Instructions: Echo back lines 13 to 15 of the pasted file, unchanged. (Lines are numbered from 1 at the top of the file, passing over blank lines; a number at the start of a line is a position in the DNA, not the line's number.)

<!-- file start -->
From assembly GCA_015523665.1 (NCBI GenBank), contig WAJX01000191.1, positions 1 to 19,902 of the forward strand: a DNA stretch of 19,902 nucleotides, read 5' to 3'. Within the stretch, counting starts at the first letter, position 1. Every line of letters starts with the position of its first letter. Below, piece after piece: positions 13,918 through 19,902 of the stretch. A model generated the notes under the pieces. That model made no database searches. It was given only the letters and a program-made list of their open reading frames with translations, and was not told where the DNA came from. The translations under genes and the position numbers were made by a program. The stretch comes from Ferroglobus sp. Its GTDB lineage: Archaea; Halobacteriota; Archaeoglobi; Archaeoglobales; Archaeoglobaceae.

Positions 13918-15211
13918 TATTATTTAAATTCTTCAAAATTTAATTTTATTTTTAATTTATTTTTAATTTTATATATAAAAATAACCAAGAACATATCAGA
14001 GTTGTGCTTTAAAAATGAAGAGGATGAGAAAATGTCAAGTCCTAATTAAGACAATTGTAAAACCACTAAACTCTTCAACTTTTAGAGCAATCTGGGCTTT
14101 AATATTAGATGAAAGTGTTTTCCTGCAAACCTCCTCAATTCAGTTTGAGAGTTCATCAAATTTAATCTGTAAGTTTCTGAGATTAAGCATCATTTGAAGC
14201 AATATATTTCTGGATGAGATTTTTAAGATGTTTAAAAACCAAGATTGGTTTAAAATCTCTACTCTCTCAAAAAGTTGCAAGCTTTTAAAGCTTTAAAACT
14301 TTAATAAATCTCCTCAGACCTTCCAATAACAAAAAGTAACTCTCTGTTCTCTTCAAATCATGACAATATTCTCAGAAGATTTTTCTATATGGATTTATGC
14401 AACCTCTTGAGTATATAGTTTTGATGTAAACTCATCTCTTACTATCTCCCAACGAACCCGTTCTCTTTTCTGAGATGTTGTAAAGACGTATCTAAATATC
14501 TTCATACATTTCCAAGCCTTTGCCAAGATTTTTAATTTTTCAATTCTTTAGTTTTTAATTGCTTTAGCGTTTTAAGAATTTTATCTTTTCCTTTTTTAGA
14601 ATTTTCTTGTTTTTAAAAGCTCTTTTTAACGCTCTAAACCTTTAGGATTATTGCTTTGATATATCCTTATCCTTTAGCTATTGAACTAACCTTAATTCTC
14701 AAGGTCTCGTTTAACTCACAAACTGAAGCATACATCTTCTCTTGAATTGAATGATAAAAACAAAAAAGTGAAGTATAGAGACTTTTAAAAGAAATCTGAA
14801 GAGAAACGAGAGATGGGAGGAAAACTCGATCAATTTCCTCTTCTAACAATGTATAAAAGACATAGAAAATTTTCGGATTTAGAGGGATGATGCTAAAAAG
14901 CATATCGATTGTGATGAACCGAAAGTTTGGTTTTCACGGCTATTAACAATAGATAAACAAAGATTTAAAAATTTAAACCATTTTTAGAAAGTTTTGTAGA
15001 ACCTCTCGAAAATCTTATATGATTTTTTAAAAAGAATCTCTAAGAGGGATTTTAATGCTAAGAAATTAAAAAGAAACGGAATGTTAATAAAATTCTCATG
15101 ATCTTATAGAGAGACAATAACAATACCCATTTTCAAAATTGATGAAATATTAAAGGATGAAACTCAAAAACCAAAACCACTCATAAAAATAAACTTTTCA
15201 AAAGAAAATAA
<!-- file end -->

14901 CATATCGATTGTGATGAACCGAAAGTTTGGTTTTCACGGCTATTAACAATAGATAAACAAAGATTTAAAAATTTAAACCATTTTTAGAAAGTTTTGTAGA
15001 ACCTCTCGAAAATCTTATATGATTTTTTAAAAAGAATCTCTAAGAGGGATTTTAATGCTAAGAAATTAAAAAGAAACGGAATGTTAATAAAATTCTCATG
15101 ATCTTATAGAGAGACAATAACAATACCCATTTTCAAAATTGATGAAATATTAAAGGATGAAACTCAAAAACCAAAACCACTCATAAAAATAAACTTTTCA